As many of you know, coral reefs around the globe are threatened by an onslaught of anthropogenic stressors, most notably climate change; indeed, no reefs have been spared from the wide-ranging impacts of humankind (i.e., there are, sadly, no pristine reefs left). Consequently, there has been an urgent push to 1) better understand the fundamental biology of key coral reef inhabitants (most notably the reef-building corals themselves), 2) understand how these organisms will respond to future changes in their environments, and 3) make data-driven predictions as to which species/populations are most stress sensitive. Despite coral reef research growing at an ever increasing rate, there are inherent issues with the interpretation of coral reef health data that have prevented us from addressing the aforementioned questions. Two such issues include:

I really like this pic. It just turned out so crisp (Spermonde Archipelago, Sulawesi); RIP TG4.

I really like this pic. It just turned out so crisp (Spermonde Archipelago, Sulawesi); RIP TG4.

Issue #1: There are no healthy, control reefs against which to compare results of, for instance, biomarker surveys. Do we even know what constitutes a healthy coral in the absence of data obtained from the pre-Industrial era? I recently wrote a popular science article in The Conversation on just this topic. Click here for the article in English or here for Indonesian (thanks to my co-author Prodita Sabarini). Short answer: I don’t (yet) have an answer.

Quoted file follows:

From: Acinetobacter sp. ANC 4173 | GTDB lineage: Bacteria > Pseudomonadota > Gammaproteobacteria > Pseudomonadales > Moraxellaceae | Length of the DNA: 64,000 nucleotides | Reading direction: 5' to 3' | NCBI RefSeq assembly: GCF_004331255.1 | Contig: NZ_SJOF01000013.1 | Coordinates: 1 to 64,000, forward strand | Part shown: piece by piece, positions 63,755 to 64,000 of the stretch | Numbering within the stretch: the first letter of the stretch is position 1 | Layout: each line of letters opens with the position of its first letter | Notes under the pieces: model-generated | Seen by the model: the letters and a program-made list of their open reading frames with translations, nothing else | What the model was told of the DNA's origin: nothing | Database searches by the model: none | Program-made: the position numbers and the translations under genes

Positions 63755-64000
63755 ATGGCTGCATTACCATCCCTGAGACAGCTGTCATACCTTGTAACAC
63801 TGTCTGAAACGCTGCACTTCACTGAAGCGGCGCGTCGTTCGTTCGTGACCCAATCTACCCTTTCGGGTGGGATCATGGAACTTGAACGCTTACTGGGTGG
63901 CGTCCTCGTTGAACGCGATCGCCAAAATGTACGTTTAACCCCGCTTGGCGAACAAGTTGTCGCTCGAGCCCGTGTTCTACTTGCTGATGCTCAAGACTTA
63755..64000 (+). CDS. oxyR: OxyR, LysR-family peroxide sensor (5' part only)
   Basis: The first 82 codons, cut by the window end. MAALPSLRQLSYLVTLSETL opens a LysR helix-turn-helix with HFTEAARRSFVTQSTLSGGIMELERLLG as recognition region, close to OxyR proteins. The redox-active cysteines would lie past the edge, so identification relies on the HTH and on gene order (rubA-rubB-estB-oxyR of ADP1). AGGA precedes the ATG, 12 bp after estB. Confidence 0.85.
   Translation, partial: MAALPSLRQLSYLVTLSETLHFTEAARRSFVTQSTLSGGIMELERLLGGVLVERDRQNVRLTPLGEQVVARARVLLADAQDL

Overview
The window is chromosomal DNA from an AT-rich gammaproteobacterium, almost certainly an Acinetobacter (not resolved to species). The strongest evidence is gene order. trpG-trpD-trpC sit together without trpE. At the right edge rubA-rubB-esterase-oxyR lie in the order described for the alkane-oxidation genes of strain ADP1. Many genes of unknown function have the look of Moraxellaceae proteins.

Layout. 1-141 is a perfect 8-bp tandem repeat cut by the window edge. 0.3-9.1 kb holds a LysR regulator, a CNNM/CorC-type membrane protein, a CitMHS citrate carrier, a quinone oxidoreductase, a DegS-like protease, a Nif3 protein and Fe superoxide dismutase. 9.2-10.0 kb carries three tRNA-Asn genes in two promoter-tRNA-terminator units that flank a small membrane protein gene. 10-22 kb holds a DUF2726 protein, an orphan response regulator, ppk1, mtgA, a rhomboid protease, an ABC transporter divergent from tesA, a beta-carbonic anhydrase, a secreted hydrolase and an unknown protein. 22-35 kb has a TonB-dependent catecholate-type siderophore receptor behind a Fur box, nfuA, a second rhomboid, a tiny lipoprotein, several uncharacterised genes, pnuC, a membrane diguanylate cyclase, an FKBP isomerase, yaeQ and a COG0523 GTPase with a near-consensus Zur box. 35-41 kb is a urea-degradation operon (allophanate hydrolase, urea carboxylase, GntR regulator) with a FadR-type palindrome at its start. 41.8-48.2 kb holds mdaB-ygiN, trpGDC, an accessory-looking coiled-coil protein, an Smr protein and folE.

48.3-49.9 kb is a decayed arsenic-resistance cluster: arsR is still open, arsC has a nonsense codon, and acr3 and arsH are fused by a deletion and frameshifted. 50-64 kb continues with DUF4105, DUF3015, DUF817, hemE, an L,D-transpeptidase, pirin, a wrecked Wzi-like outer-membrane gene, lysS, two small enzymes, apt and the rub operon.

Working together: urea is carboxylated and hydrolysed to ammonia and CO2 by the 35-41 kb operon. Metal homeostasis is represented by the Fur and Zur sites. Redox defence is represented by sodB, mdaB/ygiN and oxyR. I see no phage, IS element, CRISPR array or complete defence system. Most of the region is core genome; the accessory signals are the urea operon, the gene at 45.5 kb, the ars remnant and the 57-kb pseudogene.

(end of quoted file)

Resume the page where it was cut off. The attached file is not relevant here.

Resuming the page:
Issue #2: Earth’s oceans are in a constant state of flux; does it make sense, then, to use “static” statistical tools (e.g., ANOVA) to analyze coral reef data, or should we instead be using something more dynamic like predictive modeling?

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Despite these two major issues, I have collected coral physiology data from reefs across the globe in the hopes that I can ultimately settle on a statistical pipeline that will allow me to assess coral health. Please keep in mind that we cannot simply carry out tank experiments, experimentally stress the corals, and then use this to drive our field studies (before, I had been doing tank studies for just this reason). Yes, I know people DO do this, but it is actually invalid. The reasons are because a "control" coral used in the hypothetical study is likely to be stressed already (due to climate change). Secondly, a "control" coral in a highly impacted place like Taiwan (where I work) may constitute a "stressed" coral in a relatively more pristine location. Also, common "stress" markers (e.g, HSPs) studied in model systems (e.g., humans) are expressed at high levels at all times in corals (or else I could use a biomarker approach). 

I have been using JMP to 1) model coral behavior in an endosymbiosis-tailored, statistically rigorous framework and 2) make predictions as to which colonies/reefs may be at most risk. Specifically, I am interested in the idea that VARIABILITY in coral response (as in, the variation across response variables within a single sample), rather than the mean response of individual response variables measured, is a more useful metric for those interested in forecasting behavioral change in reef corals and other marine invertebrates. This is based on what we know about transcriptional "chaos" and cancer. Maybe, though, I have become myopic from having been focused on this issue for so long and am missing something simple! If anyone has any ideas on how to glean the most insight from my coral physiology datasets (one of which is cited below and posted on JMP's website), I would be happy to hear from you. Thank you in advance for your time, and apologies for the long post. 

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 Here is the aforementioned sample dataset I have recently posted for those interested in seeing what the data look like: